 United States Environmental Protection Agency (EPA)

    – Classified 16 PAHs as priority pollutants • Toxicity

    • Human exposure

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    Complications in characterising PAHs present in diesel exhaust emissions

     Lack of maritime specific research

    0

    0.5

    1

    1.5

    2

    2.5

    3

    Tractor

    Submarine

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    Engine and exhaust after treatment systems

     Diesel Particulate Filters (DPFs)

    – Not designed for a reduction in PAH emissions • Nitrogen Oxides

    • Particulate Matter

    – Comprised of a large number of parallel channels

    – Channels are alternatively open and closed

    – The exhaust gas is forced to flow through the porous walls of the honeycomb structure

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    Diesel Particulate Filters (DPFs)

     Can assist in reducing PAH emissions by a factor of 3 to 4

     Some evidence that DPFs can act as a reaction chamber for nitration of PAHs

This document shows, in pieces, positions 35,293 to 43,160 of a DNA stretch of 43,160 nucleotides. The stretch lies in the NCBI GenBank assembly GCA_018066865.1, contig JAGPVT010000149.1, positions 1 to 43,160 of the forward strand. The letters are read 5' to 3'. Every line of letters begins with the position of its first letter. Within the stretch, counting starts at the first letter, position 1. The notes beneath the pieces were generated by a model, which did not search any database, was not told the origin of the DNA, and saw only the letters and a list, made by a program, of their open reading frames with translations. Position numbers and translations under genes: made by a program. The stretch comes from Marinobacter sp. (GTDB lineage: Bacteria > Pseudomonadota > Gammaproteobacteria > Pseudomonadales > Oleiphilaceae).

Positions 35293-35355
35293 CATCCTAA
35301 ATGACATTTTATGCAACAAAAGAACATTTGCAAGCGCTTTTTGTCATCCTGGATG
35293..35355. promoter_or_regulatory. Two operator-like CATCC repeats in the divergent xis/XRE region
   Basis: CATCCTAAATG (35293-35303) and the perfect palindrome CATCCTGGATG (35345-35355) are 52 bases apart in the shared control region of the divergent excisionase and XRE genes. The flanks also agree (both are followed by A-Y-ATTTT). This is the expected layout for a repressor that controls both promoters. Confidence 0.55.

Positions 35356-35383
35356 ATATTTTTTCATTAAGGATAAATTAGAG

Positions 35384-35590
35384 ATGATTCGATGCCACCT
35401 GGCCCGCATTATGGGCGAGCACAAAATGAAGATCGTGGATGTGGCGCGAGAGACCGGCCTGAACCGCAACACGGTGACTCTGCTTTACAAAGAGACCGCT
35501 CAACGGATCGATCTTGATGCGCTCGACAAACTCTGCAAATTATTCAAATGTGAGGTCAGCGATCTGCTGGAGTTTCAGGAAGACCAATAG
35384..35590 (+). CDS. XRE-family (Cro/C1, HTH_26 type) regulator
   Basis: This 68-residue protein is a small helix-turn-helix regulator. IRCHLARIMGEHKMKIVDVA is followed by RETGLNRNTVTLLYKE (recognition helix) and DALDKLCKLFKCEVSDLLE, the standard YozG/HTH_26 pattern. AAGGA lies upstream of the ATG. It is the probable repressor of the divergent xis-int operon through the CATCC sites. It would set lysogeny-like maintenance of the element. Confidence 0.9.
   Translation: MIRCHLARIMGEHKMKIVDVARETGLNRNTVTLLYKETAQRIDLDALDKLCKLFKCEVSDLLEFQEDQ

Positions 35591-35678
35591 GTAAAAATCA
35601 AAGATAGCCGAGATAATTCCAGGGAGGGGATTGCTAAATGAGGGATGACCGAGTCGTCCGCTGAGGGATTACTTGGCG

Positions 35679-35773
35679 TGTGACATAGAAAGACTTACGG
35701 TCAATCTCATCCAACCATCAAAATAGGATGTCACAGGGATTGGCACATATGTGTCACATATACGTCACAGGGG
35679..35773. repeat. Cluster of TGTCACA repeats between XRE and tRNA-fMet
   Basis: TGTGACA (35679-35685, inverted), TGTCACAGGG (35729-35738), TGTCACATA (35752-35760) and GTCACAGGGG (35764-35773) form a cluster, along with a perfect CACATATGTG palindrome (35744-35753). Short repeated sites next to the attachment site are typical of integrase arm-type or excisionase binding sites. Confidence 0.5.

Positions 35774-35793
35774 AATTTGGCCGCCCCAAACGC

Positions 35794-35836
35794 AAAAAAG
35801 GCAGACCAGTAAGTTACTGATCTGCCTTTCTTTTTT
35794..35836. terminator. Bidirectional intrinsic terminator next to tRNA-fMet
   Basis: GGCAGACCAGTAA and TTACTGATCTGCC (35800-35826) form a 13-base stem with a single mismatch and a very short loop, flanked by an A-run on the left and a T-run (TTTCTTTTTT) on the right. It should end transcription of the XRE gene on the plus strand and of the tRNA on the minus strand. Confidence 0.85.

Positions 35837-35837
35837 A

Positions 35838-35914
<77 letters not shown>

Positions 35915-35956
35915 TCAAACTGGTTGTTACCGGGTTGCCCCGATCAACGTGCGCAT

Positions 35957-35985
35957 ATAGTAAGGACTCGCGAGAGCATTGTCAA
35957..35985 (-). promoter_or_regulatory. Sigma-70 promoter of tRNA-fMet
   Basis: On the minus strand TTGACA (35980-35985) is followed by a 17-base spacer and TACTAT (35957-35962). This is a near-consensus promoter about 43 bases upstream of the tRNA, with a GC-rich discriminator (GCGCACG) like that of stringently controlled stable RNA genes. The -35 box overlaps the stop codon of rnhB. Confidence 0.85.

– Nitration of pyrene and benzo(a)pyrene

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    Biodiesel

     RAN has not set any biodiesel targets

     US Navy aims to generate 50% of its energy from alternative sources, including biofuels by 2020

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    Biodiesel

     Biodiesel feedstocks can include

    – Canola oil

    – Palm oil

    – Coconut oil

    – Animal fats

     Biofuels can be added (blended) with conventional diesel fuel at varying percentages

     Biofuel can have significant changes to viscosity and the cetane number

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    Biodiesel

     Biodiesel can produce a reduction in PAH emissions

    – >80% achievable

    – Nitro PAHs can also be reduced

     Highly dependant upon the type of biofuel feedstock used and the percentage at which it is added to conventional diesel

    – Reduced reduction in all PAHs

    – Enhancement of some PAHs (Phenanthrene, Anthracene)

    – Oxy PAHs increase

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    Summary

     Maritime emissions dominated by lower molecular weight PAHs

     Engine after treatment technologies typically reduce, however not eliminate PAHs

     Biodiesels, can result in mixed results

    – Biodiesel feedstock

    – Blending percentage with conventional fuel